A quick glance at the calendar reminded me that this is my seventeenth year of blogging about comics—a figure that I find hard to contemplate! When I posted my first review at PopCultureShock, I was living in New York City and slogging through a graduate program in musicology. I was also new to manga; I hadn’t been a childhood comics fan, but my ex-husband was, and insisted on buying me volumes of X/1999 and InuYasha, introducing me to Midtown Comics, and bringing me to my first ComicCon. Things snowballed from there: I started contributing to Good Comics for Kids in 2008 and launched my own blog in 2009. Though I’ve tried quitting a couple of times, I find it hard to do; every time I’m certain I’ve posted my last review, I read a series that reignites my passion for writing about manga.
Thanks to the magic of the Wayback Machine, I recently discovered an old trove of reviews I wrote for PopCultureShock between 2006 and 2008. While many of the titles I reviewed have disappeared without a trace, some of them are enjoying a second or third life through digital platforms. From time to time, therefore, I’m going to dig into the PCS vault and share those old reviews with anyone who might be interested in learning more about these newly resurrected series, and for anyone curious about the state of manga licensing in the early 2000s. I freely admit that my motives are also a little selfish: I hate to see my work disappear into the ether, and so, in the spirit of historic preservation, want to give these essays a more permanent home.
First up: Yakitate!! Japan, a shonen series about competitive bread baking. The series spans twenty-six volumes, all available in English in both print and digital. The cheapest way to read the series is through a subscription to the VIZ Manga app. (N.B. There is an untranslated sequel, Yakitate!! Japan Super Real, which was serialized on the LINE app and eventually collected in five volumes.)
Yakitate!! Japan, Vols. 1-4
Story and Art by Takashi Hashaguichi
Translated by Noritaka Minami; Adapted by Drew Williams
Lettering and Touch-Up by Kelle Han
In the first volume of Yakitate!! Japan, we meet Kazuma Azuma, a teenager with an unusual dream. His great aspiration is to create a bread so beloved by the Japanese people that it becomes synonymous with the country itself: Ja-pan. Though he lacks formal training and, frankly, common sense, he’s a prodigy in the kitchen, blessed with “hands of the sun” (a.k.a. hands warm enough to jump-start the dough’s rising) and a jazz musician’s knack for improvisation. These skills land him at the modest South Tokyo branch of Pantasia, a popular chain of bakeries. There, alongside the loud-mouthed apprentice Kyosuke Kawachi, the cute but steely manager Tsukino Asuzagawa, and the bread master Ken Matsushiro, he hones his craft, develops new Ja-pan prototypes, and enters countless bake-offs.
Having introduced us to the principle characters, volumes two and three of Yakitate!! Japan then settle into a basic formula: Kazuma and Kawachi attend a competition where they’re regarded as the underdogs. When faced with a challenge—say, making mold-resistant bread or baking the perfect butter roll—Kazuma cheerfully devises a new recipe on the spot, wowing the skeptical judges and advancing to the next round. Though the stories trace a familiar pattern, I found much to love about these volumes. The ridiculous, Iron Chef-style competitions. The wretched puns. The impromptu science lessons. Matsushiro’s hairnet-defying ‘fro. But most of all, I loved the mouth-watering descriptions of baked goods, from Ja-pan #57—the deep-fried concoction that Kazuma fashioned out of day-old bread—to Ja-pan #32—the wasabi bread he improvised in volume 3. Those first 600 pages were pure pastry porn.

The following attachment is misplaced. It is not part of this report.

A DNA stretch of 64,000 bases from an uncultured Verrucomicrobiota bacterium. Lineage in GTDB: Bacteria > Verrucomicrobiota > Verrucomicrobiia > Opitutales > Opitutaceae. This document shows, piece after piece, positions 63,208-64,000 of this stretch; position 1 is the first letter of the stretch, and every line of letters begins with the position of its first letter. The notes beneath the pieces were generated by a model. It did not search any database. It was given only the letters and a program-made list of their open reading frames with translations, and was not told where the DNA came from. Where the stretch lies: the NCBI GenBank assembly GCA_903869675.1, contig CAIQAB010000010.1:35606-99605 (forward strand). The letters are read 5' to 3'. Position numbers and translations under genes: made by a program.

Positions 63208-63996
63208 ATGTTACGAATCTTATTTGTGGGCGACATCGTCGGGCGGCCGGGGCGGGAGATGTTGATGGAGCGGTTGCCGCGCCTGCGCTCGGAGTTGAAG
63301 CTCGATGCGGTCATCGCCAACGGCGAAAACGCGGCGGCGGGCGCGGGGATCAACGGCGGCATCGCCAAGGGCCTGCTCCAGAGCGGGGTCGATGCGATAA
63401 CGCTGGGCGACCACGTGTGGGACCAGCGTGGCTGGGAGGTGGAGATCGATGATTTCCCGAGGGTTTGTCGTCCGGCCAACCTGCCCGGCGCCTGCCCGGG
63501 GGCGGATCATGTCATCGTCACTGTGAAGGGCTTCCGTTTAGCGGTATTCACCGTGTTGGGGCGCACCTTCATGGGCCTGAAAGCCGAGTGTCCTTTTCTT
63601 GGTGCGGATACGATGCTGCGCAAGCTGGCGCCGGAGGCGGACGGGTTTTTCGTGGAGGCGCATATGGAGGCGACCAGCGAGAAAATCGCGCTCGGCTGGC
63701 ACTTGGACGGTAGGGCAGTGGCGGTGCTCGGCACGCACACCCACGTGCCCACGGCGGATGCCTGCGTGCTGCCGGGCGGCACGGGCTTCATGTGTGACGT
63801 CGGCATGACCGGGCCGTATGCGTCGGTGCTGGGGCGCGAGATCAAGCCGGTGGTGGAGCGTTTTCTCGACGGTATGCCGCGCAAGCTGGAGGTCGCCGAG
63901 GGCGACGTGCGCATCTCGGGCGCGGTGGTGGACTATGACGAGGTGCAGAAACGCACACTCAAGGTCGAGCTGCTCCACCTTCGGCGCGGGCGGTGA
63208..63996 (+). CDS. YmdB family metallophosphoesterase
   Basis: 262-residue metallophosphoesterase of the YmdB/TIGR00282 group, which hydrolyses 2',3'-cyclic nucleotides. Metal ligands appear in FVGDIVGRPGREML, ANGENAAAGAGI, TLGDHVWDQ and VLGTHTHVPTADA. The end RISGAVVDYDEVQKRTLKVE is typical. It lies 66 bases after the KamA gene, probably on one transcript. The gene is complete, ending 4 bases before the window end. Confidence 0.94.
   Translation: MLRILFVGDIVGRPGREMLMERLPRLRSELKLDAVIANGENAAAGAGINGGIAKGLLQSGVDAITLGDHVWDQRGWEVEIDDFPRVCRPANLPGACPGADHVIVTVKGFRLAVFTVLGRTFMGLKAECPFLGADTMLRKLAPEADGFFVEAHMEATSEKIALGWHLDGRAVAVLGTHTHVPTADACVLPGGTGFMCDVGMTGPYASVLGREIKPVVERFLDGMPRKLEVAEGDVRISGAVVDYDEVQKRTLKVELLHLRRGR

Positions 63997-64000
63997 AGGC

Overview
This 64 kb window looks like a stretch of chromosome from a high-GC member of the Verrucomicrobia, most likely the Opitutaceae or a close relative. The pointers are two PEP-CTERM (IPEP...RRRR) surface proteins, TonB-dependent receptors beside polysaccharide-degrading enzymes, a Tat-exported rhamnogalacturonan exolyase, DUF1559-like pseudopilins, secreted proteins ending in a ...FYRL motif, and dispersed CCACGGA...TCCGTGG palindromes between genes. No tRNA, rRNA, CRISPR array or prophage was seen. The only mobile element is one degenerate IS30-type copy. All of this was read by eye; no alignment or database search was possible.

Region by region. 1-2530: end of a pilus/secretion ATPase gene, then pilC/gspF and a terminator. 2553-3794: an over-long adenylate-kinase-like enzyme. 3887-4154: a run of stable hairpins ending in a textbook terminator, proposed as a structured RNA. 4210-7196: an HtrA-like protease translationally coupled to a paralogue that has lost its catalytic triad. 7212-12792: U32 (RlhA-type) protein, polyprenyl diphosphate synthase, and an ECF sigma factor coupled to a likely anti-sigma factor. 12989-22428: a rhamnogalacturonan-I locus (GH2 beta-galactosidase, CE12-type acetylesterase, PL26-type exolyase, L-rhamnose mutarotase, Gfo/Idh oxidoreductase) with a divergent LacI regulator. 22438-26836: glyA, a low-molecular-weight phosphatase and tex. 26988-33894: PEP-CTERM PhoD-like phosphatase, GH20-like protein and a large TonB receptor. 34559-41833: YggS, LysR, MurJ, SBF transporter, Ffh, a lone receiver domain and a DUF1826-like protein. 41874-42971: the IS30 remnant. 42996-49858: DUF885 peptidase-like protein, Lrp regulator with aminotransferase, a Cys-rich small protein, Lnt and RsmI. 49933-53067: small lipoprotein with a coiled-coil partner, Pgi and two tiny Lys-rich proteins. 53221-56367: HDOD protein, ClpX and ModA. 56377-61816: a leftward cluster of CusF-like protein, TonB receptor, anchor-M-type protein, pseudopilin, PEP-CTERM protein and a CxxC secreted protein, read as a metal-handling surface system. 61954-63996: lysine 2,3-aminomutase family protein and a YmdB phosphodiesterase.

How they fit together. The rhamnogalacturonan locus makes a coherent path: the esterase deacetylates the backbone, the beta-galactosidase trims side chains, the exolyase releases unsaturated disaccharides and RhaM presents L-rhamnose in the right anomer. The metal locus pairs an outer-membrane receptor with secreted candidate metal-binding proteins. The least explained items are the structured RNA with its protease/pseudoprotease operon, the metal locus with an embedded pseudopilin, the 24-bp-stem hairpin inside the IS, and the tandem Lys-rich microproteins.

Then I read volume 4.
Volume 4 begins with the extras: a brief flashback explaining how Matsushiro became a baker, and a super-jokey short called Takitate!! Go-han. At first glance, Takitate!! appears to be a Bizarro-world parody of Yakitate!! Just as Kazuma encourages his family to substitute toast for their customary breakfast of rice, an American boy tries to wean his father off bread in favor of a Japanese-style porridge sold by a comely young foreigner. So far, so good. Then we get a glimpse of the vendor herself: a super scantily clad hottie in a bikini top and cut-offs that would make Daisy Duke blush. That initial hubba-hubba sketch is followed by several pages of utterly gratuitous fan service that sorely tempted me to abandon ship.
I’m glad I didn’t bail out at page 40, however, as the previous volume ended at a climatic moment in the Pantasia Rookie Tournament. Having survived the near-disastrous decision to use margarine instead of butter in a previous challenge, Kazuma must now overcome his lack of culinary skills to produce an “okonomiyaki sandwich.” (Imagine a hot dog bun filled with deep-friend soba noodles and a tangy sauce.) He and Kawachi face added pressure to succeed, as Tsukino’s honor rides on the contest’s outcome. Just as Kazuma and Kawachi are poised for victory, however, a hulking figure in a koala mask proves himself to be a formidable opponent. In other words, it’s another helping of business as usual: pratfalls, shouting matches, wacky new characters, and death-defying feats of bread baking.
This review was originally published at PopCultureShock on March 7, 2007 at http://popcultureshock.com/index.php?p=41094. It has been lightly edited for clarity.